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Programmatic Filtering

RadGridView provides a rich API that allows you to filter programmatically. Everything that can be achieved by the end user through the UI can also be done by using the code-behind API. In this article we will discuss:

Column Filtering

Sometimes a developer might want to pre-filter RadGridView so the end users start off with an already filtered grid. The UI of RadGridView has to be consistent with the programmatically defined filtering criteria of course. To achieve this, one has to use the IColumnFilterDescriptor contract. This is the only contract that a column can "understand" and reflect in its filtering UI.

Filtering Single Column

The IColumnFilterDescriptor interface mimics the structure of the default Popup filtering control. It has two parts just like the filtering control does – distinct values and field filters. To obtain an IColumnFilterDescriptor you have to get it from the respective column by accessing its ColumnFilterDescriptor property. Once you have a reference to it, you can set its properties. Setting a property on the IColumnFilterDescriptor is the same as the end user performing the respective operation through the UI with the mouse and keyboard.

If you want to adjust many properties at once without triggering a data engine update after each one it might be a good idea to temporarily suspend the notifications of the IColumnFilterDescriptor, filter programmatically, and finally resume the notifications. When you resume the notifications the data engine will calculate the new filter. Example 1 demonstrates how to filter a single column programmatically.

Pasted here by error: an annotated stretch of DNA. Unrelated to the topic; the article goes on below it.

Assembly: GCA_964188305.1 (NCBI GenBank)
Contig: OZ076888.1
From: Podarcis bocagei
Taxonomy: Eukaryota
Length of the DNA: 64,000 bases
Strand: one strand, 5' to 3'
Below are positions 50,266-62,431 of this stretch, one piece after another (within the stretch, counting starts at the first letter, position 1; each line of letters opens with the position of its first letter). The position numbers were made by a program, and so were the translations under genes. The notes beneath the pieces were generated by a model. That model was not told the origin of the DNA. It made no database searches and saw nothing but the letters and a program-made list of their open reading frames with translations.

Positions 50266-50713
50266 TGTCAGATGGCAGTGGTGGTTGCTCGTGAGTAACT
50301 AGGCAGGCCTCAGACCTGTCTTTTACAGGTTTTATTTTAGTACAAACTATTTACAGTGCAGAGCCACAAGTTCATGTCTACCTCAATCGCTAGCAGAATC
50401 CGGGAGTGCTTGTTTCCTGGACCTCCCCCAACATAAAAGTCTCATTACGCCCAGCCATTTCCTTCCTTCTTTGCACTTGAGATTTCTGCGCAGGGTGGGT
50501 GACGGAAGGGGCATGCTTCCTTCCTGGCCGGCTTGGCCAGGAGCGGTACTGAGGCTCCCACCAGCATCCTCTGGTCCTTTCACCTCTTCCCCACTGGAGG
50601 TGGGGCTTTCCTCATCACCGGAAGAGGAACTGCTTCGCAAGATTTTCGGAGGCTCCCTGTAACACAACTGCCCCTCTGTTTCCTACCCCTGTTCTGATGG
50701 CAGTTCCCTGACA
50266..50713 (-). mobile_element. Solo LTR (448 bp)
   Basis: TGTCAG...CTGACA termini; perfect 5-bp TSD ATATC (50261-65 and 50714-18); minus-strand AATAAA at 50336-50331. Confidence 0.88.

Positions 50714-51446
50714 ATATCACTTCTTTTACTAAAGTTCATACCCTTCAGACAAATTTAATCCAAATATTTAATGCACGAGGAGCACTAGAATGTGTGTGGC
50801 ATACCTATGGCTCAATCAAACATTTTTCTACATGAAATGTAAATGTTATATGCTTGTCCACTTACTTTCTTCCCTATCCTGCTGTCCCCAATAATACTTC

[C#] Example 1: Filtering single column programmatically

Telerik.Windows.Controls.GridViewColumn countryColumn = this.radGridView.Columns["Country"];
Telerik.Windows.Controls.GridView.IColumnFilterDescriptor countryFilter = countryColumn.ColumnFilterDescriptor;

// Suspend the notifications to avoid multiple data engine updates

// This is the same as the end user selecting a distinct value through the UI.

// This is the same as the end user configuring the upper field filter.
countryFilter.FieldFilter.Filter1.Operator = Telerik.Windows.Data.FilterOperator.Contains;
countryFilter.FieldFilter.Filter1.Value = "land";
countryFilter.FieldFilter.Filter1.IsCaseSensitive = true;

// This is the same as the end user changing the logical operator between the two field filters.
countryFilter.FieldFilter.LogicalOperator = Telerik.Windows.Data.FilterCompositionLogicalOperator.Or;

// This is the same as the end user configuring the lower field filter.
countryFilter.FieldFilter.Filter2.Operator = Telerik.Windows.Data.FilterOperator.Contains;
countryFilter.FieldFilter.Filter2.Value = "stan";
countryFilter.FieldFilter.Filter2.IsCaseSensitive = true;

// Resume the notifications to force the data engine to update the filter.

[VB.NET] Example 1: Filtering single column programmatically

Dim countryColumn As Telerik.Windows.Controls.GridViewColumn = Me.radGridView.Columns("Country")
Dim countryFilter As Telerik.Windows.Controls.GridView.IColumnFilterDescriptor = countryColumn.ColumnFilterDescriptor

' Suspend the notifications to avoid multiple data engine updates

' This is the same as the end user selecting a distinct value through the UI.

' This is the same as the end user configuring the upper field filter.
countryFilter.FieldFilter.Filter1.[Operator] = Telerik.Windows.Data.FilterOperator.Contains
countryFilter.FieldFilter.Filter1.Value = "land"
countryFilter.FieldFilter.Filter1.IsCaseSensitive = True

' This is the same as the end user changing the logical operator between the two field filters.
countryFilter.FieldFilter.LogicalOperator = Telerik.Windows.Data.FilterCompositionLogicalOperator.[Or]